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Brief physical activity guidance for older adults in isolation


Resources on brief physical activity guidance for older adults in isolation for patients and clinicians

Giving Older Adults Brief Physical Activity Advice.
Given current clinical pressures, clinicians dealing with older adults will likely have limited time, and this adapted 3As model may provide a possible structure to clinician’s advice.

Ask: Permission to discuss physical activity as something that could make a difference to health and wellbeing

Advise/Explain/Explore: Ask how they physical activity levels have changed and what they could do to increase it? 

Agree: A plan considering what they will do, how they will do it. Try to ensure that it includes some cardiovascular, muscle and bone strengthening activities including resistance exercises, balance and co-ordination elements to the plan.

Cardiovascular: Ideally the individual should be slightly out of breath when performing the activity. Aim to build to 150 minutes a week of moderate activity preferably spread over the week. If the intensity is right, Patients should be able to hold a conversation but will be unable to sing

Resistance Exercise: Resistance training aims to increase muscle mass and promote neuronal adaptation. Any exercise or movement usually with some weight or load which causes the muscles to fatigue. Ideally the patient should aim for at least 2-3 sessions a week for muscle and bone health.(14)The focus should be on compound movements: movements that work multiple joints and therefore muscles. This could include squats, sit to stands from a chair, farmer’s walks (walk carrying heavy items), wall push-ups, heavy gardening amongst many other options.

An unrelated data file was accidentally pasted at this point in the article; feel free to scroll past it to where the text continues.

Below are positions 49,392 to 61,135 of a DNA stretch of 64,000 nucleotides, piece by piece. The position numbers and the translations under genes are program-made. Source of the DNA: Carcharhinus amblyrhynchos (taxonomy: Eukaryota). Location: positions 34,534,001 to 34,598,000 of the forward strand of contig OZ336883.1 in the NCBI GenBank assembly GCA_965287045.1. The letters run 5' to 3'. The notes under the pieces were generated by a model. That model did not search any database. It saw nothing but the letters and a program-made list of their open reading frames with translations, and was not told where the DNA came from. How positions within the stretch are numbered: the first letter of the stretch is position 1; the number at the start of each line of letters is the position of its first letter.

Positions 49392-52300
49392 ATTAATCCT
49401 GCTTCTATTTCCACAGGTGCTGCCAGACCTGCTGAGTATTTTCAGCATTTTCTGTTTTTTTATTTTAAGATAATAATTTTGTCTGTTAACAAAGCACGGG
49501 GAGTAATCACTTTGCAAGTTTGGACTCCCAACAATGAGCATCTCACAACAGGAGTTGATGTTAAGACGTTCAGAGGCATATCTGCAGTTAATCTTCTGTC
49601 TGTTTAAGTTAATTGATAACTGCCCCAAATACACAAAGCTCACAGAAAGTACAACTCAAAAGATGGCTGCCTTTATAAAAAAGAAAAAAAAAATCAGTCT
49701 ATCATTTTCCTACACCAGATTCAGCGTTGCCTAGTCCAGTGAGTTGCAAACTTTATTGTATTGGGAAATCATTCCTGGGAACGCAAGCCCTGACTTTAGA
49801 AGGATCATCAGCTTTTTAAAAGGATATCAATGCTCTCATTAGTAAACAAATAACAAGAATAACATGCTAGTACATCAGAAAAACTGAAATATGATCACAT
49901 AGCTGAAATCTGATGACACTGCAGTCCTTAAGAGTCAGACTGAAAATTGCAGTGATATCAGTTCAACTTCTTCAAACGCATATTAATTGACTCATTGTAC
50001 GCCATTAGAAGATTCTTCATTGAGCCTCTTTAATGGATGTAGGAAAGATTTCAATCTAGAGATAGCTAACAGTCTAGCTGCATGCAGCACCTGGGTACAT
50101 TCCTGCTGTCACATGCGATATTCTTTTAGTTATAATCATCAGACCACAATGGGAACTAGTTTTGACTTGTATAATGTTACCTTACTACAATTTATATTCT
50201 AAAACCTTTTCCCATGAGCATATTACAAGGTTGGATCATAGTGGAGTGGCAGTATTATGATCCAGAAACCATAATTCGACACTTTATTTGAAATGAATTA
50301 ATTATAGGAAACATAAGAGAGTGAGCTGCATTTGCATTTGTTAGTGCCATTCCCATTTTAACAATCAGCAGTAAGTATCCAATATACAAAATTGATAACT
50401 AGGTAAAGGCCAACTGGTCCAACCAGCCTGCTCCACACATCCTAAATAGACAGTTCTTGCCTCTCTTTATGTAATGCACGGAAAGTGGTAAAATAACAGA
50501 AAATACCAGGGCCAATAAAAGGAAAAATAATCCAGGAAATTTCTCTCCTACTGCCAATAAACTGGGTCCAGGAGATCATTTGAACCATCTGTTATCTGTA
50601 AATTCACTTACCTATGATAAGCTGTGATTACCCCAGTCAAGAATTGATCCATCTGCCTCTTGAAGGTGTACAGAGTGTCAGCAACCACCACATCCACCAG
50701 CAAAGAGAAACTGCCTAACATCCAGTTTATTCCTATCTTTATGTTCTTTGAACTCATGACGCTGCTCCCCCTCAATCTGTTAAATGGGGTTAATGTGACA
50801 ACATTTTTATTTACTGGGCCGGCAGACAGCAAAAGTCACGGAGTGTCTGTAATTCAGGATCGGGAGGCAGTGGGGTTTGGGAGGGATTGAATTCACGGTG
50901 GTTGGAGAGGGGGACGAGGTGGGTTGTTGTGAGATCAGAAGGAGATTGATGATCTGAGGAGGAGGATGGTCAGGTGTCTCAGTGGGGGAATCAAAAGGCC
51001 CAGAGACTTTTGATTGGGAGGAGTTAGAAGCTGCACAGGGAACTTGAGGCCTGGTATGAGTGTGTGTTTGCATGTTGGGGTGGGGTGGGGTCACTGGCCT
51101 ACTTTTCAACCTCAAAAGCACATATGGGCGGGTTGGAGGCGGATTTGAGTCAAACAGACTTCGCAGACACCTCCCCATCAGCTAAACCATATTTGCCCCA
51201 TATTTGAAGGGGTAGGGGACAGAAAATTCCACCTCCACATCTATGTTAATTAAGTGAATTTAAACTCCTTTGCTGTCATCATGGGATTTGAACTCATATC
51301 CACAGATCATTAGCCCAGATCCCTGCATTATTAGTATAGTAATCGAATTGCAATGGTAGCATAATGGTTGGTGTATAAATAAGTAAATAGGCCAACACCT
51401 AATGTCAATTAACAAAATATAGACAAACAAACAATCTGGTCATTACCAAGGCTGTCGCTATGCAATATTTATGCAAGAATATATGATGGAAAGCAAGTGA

Ideally the patient would pick 3-5 exercises or movements to challenge their major muscles and likely aim to fatigue at a number of repetitions between 8 and 12.(15) The stimulus and fatigue to the muscles is more important than the rep range and beginners may want to consider 10-15 rep range.(15) The weight should be a challenge for the number of repetitions performed.  Ideally with time, the number of sets performed of each exercise, and the load, would be increased.



Resources for Patients
The NHS Live well has a range free advice and programmes from more strenuous to chair based exercises:

Tips, advice and guidance on how to keep or get active in and around your home:



Resources for Clinicians
Moving medicine provides physical activity brief intervention advice aimed to be used by the clinician based around 11 chronic conditions and primary prevention using a behaviour change framework:



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